California has pioneered some of the
toughest state environmental legislation to address environmental
issues. For example, laws focused attention on “instream uses” of
water to benefit fish and wildlife, recreation, water quality and
aesthetics. Among water-related issues, in general, are
climate change, toxic waste disposal, pollution and loss of
wildlife and habitat.
Also, the California Legislature was the first in the country to
protect rare plants and animals through passage of the California
Endangered Species Act in 1970.
The agreement was likely spurred by recent struggles to provide
assistance following hurricane events, especially Hurricane
Maria in Puerto Rico, and other infrastructure failures such as
those experienced at the Oroville Dam in 2017.
For some, like almond grower Jose Robles of Modesto, climate
change was an afterthought, if that. That’s something they talk
about in Sacramento, he says, not where he lives and works. But
in December, the ground under Robles’ almond trees was a carpet
of green, full of mustard plant and clover. … His neighbors
really don’t understand it.
The obvious question is “Why did Prop 3 fail?” Multiple
commentators have suggested answers. But exploring “Where did
Prop 3 fail?” provides additional insights. The results are
sometimes counter-intuitive…and deepen our understanding of how
voters think about water in California.
When you turn on a faucet on the Monterey Peninsula, you’re
consuming water that’s been illegally pumped from Carmel River.
Now, after more than two decades of this, scores of public
officials, utility executives and citizen advocates are working
– and sometimes fighting – to replace the region’s water supply
before state-mandated sanctions kick in. California American
Water is forging ahead with its plan: a desalination plant near
Join us May 2 for an open house and reception at our Midtown
Sacramento offices to meet our staff and learn more about what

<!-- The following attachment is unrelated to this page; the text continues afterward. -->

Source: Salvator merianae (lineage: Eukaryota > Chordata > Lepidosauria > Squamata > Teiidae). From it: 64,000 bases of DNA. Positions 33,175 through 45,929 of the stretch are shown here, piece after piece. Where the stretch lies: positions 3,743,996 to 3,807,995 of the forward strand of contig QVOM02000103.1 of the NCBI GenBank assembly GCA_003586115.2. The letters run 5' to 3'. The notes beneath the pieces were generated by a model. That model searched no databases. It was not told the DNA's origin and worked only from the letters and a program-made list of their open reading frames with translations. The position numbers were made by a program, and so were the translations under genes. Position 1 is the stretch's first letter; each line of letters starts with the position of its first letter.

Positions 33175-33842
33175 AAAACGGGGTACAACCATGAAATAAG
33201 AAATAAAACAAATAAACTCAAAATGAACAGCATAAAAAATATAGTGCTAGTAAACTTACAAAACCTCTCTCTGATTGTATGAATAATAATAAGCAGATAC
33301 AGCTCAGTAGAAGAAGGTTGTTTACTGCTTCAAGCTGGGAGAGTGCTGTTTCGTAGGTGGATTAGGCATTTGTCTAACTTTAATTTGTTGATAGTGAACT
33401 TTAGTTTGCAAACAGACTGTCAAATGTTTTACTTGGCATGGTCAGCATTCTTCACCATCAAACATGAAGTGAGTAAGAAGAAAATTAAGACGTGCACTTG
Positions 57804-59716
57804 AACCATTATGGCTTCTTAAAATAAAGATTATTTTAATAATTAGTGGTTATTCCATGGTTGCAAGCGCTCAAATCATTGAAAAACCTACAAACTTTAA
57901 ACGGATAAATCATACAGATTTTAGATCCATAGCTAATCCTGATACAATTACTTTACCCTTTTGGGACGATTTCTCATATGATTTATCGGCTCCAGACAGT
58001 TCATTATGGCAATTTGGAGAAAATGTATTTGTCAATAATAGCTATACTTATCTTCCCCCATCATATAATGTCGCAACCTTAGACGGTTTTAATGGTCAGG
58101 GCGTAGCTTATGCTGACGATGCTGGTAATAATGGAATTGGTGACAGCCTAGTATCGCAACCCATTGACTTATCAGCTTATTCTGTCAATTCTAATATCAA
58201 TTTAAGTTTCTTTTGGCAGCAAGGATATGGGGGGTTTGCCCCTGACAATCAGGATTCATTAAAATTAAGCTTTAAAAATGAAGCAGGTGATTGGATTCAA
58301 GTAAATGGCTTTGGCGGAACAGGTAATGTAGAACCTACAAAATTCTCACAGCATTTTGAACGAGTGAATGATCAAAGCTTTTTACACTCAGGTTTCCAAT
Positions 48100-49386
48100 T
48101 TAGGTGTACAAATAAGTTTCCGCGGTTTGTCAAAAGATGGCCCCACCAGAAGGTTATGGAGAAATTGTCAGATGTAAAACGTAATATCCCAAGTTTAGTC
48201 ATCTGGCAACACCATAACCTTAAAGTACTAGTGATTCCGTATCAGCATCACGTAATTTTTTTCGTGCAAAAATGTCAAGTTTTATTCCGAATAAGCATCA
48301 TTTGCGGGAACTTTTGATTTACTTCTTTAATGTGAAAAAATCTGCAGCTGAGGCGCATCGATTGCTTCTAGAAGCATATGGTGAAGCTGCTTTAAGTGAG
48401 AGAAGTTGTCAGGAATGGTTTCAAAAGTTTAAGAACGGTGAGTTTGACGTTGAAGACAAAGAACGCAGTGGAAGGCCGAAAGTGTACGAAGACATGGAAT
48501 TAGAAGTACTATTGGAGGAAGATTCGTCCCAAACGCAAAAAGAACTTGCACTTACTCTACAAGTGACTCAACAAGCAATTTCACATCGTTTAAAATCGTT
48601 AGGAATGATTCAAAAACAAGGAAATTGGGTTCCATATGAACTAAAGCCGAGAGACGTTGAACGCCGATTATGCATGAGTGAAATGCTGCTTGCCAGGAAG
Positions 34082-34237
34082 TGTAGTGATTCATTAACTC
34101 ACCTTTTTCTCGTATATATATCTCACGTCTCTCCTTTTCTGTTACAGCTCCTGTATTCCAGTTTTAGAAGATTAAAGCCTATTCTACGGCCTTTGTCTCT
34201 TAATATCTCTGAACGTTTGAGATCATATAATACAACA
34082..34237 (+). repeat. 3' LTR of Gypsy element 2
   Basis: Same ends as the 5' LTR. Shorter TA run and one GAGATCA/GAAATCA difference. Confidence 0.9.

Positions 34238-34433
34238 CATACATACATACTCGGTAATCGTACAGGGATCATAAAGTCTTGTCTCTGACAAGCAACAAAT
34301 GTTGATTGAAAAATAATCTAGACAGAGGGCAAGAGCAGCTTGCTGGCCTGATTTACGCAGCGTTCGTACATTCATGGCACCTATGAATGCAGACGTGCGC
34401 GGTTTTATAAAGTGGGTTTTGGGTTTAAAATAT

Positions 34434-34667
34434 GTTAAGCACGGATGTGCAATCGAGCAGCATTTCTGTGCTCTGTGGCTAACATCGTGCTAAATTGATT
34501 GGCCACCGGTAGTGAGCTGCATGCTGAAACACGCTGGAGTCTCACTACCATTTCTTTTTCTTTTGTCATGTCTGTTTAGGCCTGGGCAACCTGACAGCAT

we do to educate and foster understanding of California’s most
precious natural resource — water. At the open house, you can
enjoy refreshments and chat with our staff about our tours,
conferences, maps, publications and training programs… You’ll
also be able to learn more about how you can support our work.
Paradise Irrigation District general manager Kevin Philips
reiterated to the board of directors on Wednesday night that
the water is clean as is the water coming from the water
treatment plant. … “What we are doing is pulling meters
because we feel meters could have been one of the leading
criteria to the contamination. Plastic meters that got heated
Timothy Quinn, a California water policy expert, joined
Stanford’s Program on Water in the West as a Landreth Visiting
Fellow this past winter. Quinn, who has been deeply involved in
California water policy for the last thirty years … took time
out for a Q&A with Water in the West on his current and
Former Interior Secretary and Arizona governor Bruce Babbitt
will be the distinguished speaker at the 2019 Anne J. Schneider
Memorial Lecture on April 3 at the Crocker Art Museum in
downtown Sacramento. Babbitt’s talk is titled “Parting the
Waters — Will It Take a Miracle?”
Bill Smallman, an elected director of the San Lorenzo Valley